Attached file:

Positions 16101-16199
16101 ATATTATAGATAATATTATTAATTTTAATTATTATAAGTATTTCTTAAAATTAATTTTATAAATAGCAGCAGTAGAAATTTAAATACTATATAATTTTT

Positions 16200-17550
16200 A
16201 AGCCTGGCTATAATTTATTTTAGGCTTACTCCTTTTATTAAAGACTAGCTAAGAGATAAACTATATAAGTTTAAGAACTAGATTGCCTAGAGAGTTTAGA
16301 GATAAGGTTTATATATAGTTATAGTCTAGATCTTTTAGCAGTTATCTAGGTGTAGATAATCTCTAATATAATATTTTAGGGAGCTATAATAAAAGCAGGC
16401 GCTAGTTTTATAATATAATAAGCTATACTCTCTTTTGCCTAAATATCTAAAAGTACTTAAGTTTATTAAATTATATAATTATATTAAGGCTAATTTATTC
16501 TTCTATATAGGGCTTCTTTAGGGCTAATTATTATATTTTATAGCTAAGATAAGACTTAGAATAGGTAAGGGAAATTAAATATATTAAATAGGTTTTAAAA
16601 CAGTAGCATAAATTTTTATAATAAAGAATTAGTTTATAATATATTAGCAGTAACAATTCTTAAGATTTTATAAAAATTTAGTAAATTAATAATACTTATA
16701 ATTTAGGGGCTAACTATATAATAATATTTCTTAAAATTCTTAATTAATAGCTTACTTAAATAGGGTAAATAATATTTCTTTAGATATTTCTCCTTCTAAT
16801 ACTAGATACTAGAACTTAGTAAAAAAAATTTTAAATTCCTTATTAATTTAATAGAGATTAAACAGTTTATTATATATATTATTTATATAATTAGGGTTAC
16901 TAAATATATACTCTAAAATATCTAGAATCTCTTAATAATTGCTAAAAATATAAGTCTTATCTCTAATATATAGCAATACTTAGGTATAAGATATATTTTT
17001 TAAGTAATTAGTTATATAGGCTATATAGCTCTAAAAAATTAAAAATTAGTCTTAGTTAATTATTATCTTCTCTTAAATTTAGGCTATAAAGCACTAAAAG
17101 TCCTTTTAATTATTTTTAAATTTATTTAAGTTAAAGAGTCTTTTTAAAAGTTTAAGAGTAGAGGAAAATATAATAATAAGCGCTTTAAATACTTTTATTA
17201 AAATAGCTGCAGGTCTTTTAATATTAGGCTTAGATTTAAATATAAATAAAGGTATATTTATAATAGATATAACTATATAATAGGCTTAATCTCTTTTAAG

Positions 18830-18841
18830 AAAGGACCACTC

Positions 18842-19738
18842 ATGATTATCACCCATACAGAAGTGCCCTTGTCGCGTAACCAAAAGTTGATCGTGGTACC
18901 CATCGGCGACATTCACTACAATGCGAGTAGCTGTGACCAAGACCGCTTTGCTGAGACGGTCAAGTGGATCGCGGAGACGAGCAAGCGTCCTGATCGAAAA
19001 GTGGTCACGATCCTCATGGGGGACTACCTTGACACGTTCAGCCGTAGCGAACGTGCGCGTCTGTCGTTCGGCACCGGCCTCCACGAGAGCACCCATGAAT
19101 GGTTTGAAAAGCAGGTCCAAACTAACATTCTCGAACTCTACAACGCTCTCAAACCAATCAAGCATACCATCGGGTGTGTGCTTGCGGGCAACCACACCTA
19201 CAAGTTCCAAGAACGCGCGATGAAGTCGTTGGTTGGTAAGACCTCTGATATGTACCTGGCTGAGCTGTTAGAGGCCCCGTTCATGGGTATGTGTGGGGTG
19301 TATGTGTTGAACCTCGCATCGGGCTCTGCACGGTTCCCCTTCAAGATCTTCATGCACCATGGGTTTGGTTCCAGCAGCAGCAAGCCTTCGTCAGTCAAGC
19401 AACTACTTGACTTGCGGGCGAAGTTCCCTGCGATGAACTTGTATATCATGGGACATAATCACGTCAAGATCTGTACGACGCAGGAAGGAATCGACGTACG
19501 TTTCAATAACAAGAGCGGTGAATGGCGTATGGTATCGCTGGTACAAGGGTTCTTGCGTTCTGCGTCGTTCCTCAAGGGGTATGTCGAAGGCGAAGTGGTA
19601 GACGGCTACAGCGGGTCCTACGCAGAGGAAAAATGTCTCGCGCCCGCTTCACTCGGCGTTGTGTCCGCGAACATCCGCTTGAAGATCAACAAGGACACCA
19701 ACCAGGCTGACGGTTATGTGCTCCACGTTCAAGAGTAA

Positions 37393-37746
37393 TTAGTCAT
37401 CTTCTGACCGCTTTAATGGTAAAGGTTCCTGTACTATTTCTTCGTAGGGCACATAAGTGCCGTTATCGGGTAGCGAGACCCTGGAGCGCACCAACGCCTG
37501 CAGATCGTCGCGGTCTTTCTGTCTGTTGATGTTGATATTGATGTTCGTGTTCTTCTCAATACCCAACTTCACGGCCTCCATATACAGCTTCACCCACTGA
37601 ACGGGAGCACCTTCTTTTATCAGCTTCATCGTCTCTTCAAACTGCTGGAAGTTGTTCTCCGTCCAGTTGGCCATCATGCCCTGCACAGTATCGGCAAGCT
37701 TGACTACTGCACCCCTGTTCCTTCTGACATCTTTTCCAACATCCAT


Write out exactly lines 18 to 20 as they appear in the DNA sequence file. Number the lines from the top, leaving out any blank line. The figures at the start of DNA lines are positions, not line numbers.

Positions 18842-19738
18842 ATGATTATCACCCATACAGAAGTGCCCTTGTCGCGTAACCAAAAGTTGATCGTGGTACC
18901 CATCGGCGACATTCACTACAATGCGAGTAGCTGTGACCAAGACCGCTTTGCTGAGACGGTCAAGTGGATCGCGGAGACGAGCAAGCGTCCTGATCGAAAA